Following an alkaline diet can be confusing at first, for instance, some foods such as lemons are acidic but once digested by the body they become alkaline. ”Our bodies function at their best when the blood is at a pH of 7.35 on the scale” says Natasha, ”this is considered an alkaline state.”
I follow the 70/30 principle, which means eating the alkaline way 70% of the time, while eating a good, well-balanced normal diet the rest of the time. To keep on track, my tip is to cook plenty of pulses and grains, and roast some vegetables on a Sunday evening, so you have a full, healthily stocked fridge for the rest of the week. You can use these as a base for quick stir-fries, blend them into nourishing soups or add into winter salads. Take a look at the list below so you know what foods to stay away from, and those to enjoy and eat more of.”
Here is Natasha’s list of alkaline and acidic ingredients…
Really Alkaline ingredients:
Lemons, limes, watermelons, cataloupe melon, mango, papaya, grapes, kiwi fruits, passion fruit, pineapple, watercress, asparagus, cayenne pepper, dates, raisins, figs, kelp and other seaweeds, agar agar, umeboshi plums and all vegetable juices, green vegetables and leaves, carrots, celery, fennel, onions, garlic, spinach, apples, apricots, alfalfa sprouts, avocados, bananas, berries, grapefruits, guavas, nectarine, peaches, raspberry, strawberries, sweet corn ,broccoli, cabbage, cauliflower, kale, lettuce, okra, pumpkin, squash, spinach, bamboo shoots, beans, beetroot, bell peppers, daikon radish, kohlrabi parsnip, turnip, peas, potatoes, tamari, apple cider vinegar. Almonds, artichokes, Brussels sprouts, cherries, coconut, cucumbers, eggplant (aubergine), leeks, mushrooms, ripe olives, onions, pickles, radishes, tomatoes, chestnuts, raw goat’s milk, olive oil, millet, amaranth, sesame seeds, soy beans, soy milk, sprouted grains, tempeh, tofu, barley malt, brown rice syrup, vinegar (other than apple cider which is the most alkaline of all vinegars) cacao powder & butter.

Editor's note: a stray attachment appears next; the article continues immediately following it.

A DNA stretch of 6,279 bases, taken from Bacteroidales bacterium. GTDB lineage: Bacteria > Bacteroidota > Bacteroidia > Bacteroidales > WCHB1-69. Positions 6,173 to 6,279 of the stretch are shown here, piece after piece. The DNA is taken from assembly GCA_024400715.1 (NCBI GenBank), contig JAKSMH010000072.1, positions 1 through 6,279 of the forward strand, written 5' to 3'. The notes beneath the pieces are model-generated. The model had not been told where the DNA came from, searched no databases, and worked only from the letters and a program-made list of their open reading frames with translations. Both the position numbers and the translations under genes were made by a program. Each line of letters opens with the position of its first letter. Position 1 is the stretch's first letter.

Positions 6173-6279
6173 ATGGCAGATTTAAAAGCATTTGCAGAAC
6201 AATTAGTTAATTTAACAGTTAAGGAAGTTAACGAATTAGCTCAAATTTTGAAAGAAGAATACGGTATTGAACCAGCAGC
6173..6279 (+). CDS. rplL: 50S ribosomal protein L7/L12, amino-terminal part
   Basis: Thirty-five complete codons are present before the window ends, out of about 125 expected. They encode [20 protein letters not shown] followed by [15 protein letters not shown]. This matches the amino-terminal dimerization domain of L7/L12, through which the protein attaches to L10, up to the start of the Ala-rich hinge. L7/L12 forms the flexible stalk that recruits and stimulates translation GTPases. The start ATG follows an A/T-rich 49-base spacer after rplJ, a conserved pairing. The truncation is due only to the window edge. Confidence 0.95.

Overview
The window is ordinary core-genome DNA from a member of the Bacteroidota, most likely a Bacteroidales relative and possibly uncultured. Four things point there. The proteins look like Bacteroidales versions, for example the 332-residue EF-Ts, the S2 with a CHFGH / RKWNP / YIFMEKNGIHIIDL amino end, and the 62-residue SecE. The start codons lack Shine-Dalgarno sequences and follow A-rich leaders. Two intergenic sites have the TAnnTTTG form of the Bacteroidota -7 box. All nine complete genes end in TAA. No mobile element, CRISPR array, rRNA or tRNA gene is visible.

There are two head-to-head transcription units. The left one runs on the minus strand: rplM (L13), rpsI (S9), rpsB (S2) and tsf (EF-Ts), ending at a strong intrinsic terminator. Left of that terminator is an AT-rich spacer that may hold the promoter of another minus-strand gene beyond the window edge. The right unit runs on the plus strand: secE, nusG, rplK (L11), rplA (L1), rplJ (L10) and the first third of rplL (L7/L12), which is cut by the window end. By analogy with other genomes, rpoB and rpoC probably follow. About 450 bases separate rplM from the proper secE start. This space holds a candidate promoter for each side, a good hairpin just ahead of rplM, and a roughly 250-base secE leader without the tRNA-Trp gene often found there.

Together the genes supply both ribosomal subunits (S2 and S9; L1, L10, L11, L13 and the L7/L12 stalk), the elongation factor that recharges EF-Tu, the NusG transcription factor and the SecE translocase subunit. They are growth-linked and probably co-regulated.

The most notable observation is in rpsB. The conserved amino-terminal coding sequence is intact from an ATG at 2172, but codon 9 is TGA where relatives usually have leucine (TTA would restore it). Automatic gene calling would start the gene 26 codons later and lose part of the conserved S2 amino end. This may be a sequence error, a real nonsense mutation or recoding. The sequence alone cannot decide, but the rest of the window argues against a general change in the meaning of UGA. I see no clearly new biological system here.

Red meat, including beef, lamb and pork, game (venison). Poultry, including chicken, duck, partridge, pheasant and quail. Processed breakfast cereals (often low in nutrients and high in sugar and salt). Commercially produced biscuits, cakes and breads (often high in yeast, white flour, salt, sugar and additives – all acid forming components in their own right). Pizza, cows’ dairy products e.g – butter, milk, yogurt. Fried food. Alcohol especially wine, Champagne, beer. Cola drinks, diet colas, alcohol. Tea, coffee, chocolate (especially milk chocolate, which is high in sugar and dairy solids)